CDIC welcomes measure for the orderly resolution of large banks
OTTAWA – May 29, 2019 – The Canada Deposit Insurance Corporation today welcomed the coming into force of its Resolution Planning By-law.
Following the global financial crisis, CDIC was designated the resolution authority for Canada’s domestic systemically important banks (D-SIBs), a mandate change made official when our Act was amended in 2017.
A key element of this role is the development of resolution plans by D-SIBs. Resolution plans set out a strategic and operational plan that could be implemented if a D-SIB became non-viable. The overall objective of our D-SIB resolution-planning process is to ensure that these large, complex institutions are resolvable in a manner that protects depositors, maintains the flow of essential financial services to Canadians, protects Canada’s economy, and minimizes risk to taxpayers.
“As Canada’s resolution authority for its member institutions, CDIC will continue to work with our D-SIB members to ensure their resolution plans demonstrate that they can be resolved safely in the event of their non-viability,” says Peter Routledge, CDIC President and Chief Executive Officer. “In so doing, we will reinforce Canadians’ confidence in the stability of our financial system,”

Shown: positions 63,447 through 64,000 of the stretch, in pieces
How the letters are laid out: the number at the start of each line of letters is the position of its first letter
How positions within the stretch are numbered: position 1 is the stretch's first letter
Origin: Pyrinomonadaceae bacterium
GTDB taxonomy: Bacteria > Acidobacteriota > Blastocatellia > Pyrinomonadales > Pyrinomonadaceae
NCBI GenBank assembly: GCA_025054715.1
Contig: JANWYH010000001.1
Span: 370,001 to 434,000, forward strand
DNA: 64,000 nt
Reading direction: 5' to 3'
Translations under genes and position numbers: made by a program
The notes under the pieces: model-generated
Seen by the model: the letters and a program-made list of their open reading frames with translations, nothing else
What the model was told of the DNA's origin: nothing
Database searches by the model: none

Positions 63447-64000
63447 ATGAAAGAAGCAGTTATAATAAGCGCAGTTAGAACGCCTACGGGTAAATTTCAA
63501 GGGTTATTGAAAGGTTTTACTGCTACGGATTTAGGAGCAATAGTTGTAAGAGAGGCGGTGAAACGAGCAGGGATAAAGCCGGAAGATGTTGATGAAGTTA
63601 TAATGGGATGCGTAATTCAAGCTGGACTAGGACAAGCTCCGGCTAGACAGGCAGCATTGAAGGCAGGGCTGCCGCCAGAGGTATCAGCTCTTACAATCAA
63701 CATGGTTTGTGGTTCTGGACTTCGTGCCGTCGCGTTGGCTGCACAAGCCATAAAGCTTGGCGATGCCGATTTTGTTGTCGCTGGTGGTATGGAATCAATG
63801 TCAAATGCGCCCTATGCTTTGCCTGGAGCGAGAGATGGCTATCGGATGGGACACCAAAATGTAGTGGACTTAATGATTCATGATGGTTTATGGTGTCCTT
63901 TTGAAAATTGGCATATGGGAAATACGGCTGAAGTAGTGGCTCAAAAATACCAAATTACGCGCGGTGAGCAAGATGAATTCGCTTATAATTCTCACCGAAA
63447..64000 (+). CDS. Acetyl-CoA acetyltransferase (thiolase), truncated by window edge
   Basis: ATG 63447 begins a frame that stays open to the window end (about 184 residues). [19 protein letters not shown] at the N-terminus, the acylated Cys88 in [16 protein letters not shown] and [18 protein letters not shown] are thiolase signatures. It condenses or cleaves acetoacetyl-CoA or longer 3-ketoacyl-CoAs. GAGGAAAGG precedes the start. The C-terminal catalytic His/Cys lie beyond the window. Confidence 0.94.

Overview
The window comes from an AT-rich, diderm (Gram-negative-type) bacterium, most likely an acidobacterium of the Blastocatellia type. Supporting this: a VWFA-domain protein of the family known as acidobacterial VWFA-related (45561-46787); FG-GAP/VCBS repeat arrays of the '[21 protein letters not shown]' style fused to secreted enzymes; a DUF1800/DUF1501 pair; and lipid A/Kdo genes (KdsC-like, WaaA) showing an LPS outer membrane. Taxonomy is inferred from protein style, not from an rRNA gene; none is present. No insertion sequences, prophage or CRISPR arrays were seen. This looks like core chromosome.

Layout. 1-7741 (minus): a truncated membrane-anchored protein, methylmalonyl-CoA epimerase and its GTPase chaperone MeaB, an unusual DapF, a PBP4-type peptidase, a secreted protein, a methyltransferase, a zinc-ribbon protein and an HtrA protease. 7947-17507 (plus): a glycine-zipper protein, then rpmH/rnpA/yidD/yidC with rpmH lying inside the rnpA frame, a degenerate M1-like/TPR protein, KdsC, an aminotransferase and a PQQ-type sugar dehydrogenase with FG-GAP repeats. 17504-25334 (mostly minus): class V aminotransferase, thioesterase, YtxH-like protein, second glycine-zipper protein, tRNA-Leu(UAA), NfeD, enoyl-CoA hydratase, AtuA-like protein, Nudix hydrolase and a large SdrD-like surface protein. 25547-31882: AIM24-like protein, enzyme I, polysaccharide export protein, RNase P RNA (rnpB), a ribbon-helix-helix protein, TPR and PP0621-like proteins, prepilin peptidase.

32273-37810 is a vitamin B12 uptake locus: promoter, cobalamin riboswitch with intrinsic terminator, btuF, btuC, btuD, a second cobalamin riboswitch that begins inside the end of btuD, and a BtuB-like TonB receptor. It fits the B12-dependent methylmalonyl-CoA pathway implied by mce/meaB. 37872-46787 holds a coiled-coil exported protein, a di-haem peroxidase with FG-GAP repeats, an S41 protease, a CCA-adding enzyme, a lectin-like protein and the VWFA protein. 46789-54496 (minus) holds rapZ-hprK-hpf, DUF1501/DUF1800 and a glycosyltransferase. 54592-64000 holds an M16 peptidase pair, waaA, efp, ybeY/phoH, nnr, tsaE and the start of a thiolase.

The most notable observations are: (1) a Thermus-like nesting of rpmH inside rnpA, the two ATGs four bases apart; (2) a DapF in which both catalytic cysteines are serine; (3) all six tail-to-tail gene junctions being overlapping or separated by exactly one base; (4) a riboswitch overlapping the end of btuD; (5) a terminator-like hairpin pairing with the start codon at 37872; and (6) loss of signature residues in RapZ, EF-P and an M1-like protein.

The Resolution Planning By-law formalizes the framework for the development, submission and maintenance of D-SIB resolution plans. The framework also sets out a process for highlighting and addressing deficiencies in those plans.
CDIC is a federal Crown corporation established in 1967 to protect the savings of Canadians, and we contribute to financial stability by safeguarding over $792 billion in deposits at more than 80 member institutions. As resolution authority, we are responsible for handling the failure of any of our members, from the smallest to the largest. Our members include banks, federally regulated credit unions as well as loan and trust companies and associations governed by the Cooperative Credit Associations Act that take deposits. We are funded by premiums paid by member institutions and do not receive public funds to operate. We have resolved 43 member failures affecting some two million Canadians. No one has lost a dollar of deposits under CDIC protection.
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Director, Communications and Public Affairs